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When patients self-harm, who tends to it?

Psychiatric   (3,927 Views 15 Comments)
by LilaDavis LilaDavis (Member) Member

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Hi everyone!

I'm not currently a nurse (thinking of it) but I work on an inpatient acute ward on the psychology team. Over the past year or so we've had a major increase in patients with PD diagnosis and self-harming behaviors.

I'm curious because the nurses I work with seem to have different attitudes regarding the issue of self-harm. Once they've been notified of/observed a patient self-harming, they will assess the wounds. Assuming they don't need emergency treatment, the approaches are very different. Some nurses will flat out refuse to clean/dress the wounds (unless it's more serious) and will instruct the patient to do so, sometimes under observation. This also includes cleaning their bed area or wherever they have self harmed, if there is blood etc.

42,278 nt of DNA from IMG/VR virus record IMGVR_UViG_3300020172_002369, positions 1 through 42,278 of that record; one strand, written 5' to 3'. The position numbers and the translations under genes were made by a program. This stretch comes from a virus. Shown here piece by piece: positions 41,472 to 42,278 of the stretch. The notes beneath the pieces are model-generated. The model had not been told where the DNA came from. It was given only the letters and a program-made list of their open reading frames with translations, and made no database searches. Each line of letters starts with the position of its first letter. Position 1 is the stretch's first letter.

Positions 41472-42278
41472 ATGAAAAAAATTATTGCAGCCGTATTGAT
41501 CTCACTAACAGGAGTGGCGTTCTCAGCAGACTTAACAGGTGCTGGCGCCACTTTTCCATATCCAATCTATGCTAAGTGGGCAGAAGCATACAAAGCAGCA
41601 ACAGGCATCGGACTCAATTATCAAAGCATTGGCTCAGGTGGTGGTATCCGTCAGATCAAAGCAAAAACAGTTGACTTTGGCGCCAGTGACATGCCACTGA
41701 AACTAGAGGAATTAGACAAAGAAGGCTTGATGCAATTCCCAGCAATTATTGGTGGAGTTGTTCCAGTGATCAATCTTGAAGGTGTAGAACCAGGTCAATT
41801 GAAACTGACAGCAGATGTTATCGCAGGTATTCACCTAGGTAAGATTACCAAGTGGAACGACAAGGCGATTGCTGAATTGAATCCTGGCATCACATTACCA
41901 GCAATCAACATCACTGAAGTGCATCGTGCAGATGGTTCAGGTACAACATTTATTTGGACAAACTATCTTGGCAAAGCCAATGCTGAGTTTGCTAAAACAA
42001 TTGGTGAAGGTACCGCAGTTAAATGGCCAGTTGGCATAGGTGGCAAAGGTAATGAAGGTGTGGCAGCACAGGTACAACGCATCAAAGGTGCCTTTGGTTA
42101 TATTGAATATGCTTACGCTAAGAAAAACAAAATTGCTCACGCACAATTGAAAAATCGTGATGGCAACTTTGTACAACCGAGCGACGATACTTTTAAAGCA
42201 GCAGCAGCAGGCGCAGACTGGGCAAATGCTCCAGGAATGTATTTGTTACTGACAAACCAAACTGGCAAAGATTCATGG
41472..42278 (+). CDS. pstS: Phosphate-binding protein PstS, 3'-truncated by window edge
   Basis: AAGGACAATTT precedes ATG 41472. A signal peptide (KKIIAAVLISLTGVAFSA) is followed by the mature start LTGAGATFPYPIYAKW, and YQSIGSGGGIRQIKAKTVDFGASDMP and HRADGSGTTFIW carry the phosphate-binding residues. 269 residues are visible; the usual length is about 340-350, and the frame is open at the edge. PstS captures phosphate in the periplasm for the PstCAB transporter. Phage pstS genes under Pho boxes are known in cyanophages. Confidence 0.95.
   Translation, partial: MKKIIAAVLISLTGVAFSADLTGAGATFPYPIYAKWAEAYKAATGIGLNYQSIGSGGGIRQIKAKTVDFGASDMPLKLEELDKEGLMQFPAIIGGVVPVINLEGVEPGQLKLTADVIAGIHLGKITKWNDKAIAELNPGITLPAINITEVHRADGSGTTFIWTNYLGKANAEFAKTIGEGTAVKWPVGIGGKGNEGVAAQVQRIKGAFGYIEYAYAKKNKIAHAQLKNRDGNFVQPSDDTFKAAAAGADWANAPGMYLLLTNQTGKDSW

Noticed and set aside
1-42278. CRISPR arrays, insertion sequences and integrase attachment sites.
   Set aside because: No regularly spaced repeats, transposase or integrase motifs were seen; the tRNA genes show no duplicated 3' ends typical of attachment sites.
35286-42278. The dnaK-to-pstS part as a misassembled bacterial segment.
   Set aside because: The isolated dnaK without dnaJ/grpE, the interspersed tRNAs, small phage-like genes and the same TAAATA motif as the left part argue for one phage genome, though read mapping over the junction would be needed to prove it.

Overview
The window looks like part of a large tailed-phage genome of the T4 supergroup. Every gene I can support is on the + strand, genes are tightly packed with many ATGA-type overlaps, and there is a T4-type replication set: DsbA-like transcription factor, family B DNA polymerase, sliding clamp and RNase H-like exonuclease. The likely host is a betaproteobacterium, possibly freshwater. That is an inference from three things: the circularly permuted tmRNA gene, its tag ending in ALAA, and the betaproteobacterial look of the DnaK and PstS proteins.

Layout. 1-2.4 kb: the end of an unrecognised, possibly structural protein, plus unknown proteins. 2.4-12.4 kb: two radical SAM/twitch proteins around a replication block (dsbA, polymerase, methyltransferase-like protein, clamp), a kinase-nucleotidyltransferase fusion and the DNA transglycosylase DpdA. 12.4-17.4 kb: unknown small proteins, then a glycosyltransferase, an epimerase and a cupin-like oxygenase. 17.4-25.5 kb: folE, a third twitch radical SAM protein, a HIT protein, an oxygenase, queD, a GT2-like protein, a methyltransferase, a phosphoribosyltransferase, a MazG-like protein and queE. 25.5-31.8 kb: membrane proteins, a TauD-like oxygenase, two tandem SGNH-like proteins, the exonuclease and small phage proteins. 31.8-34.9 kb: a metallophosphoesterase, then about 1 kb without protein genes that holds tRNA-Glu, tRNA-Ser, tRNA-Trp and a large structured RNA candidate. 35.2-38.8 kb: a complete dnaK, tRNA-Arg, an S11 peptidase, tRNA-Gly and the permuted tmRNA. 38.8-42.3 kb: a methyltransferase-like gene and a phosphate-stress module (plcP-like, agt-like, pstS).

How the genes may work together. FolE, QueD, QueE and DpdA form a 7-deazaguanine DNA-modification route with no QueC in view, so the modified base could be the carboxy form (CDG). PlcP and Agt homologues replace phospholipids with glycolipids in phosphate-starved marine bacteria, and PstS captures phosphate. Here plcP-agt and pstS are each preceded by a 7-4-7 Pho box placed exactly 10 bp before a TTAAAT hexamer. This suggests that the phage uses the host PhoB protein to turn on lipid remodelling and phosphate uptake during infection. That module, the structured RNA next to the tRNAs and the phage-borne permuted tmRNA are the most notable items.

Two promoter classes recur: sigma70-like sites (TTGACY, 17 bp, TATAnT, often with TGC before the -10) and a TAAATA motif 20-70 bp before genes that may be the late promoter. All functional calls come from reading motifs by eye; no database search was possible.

Their rationale is that for chronic self-harmers, the aftercare is reinforcing the behavior because they crave that kind of attention/affection. They're not rude or nasty about it, but firmly tell the patient it's their responsibility.

Other nurses will just immediately clean it up and treat. So I'm curious, what happens on your ward? What are your own thoughts?

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LessValuableNinja has 8 years experience and specializes in Cardiac (adult), CC, Peds, MH/Substance.

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I agree with reinforcing consequences, which include self care. However, I believe the nurse also has responsibility for assessing, reassessing, and providing education on wound care. However, it's important to understand if policy or management preference conflicts with anything I've said.